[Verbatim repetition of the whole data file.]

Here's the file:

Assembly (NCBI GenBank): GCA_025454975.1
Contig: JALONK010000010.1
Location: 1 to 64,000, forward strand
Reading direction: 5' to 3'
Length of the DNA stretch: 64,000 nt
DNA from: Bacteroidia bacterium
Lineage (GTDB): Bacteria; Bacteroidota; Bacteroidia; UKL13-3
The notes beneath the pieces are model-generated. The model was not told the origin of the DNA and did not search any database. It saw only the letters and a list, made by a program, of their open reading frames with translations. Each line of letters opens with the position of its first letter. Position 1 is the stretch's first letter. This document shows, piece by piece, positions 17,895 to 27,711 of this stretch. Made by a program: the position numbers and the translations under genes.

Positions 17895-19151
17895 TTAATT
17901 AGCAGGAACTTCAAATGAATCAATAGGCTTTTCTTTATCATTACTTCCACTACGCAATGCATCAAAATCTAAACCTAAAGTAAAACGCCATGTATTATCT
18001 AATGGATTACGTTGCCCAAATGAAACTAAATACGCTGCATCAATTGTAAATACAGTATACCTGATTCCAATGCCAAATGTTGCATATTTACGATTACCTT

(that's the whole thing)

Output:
Assembly (NCBI GenBank): GCA_025454975.1
Contig: JALONK010000010.1
Location: 1 to 64,000, forward strand
Reading direction: 5' to 3'
Length of the DNA stretch: 64,000 nt
DNA from: Bacteroidia bacterium
Lineage (GTDB): Bacteria; Bacteroidota; Bacteroidia; UKL13-3
The notes beneath the pieces are model-generated. The model was not told the origin of the DNA and did not search any database. It saw only the letters and a list, made by a program, of their open reading frames with translations. Each line of letters opens with the position of its first letter. Position 1 is the stretch's first letter. This document shows, piece by piece, positions 17,895 to 27,711 of this stretch. Made by a program: the position numbers and the translations under genes.

Positions 17895-19151
17895 TTAATT
17901 AGCAGGAACTTCAAATGAATCAATAGGCTTTTCTTTATCATTACTTCCACTACGCAATGCATCAAAATCTAAACCTAAAGTAAAACGCCATGTATTATCT
18001 AATGGATTACGTTGCCCAAATGAAACTAAATACGCTGCATCAATTGTAAATACAGTATACCTGATTCCAATGCCAAATGTTGCATATTTACGATTACCTT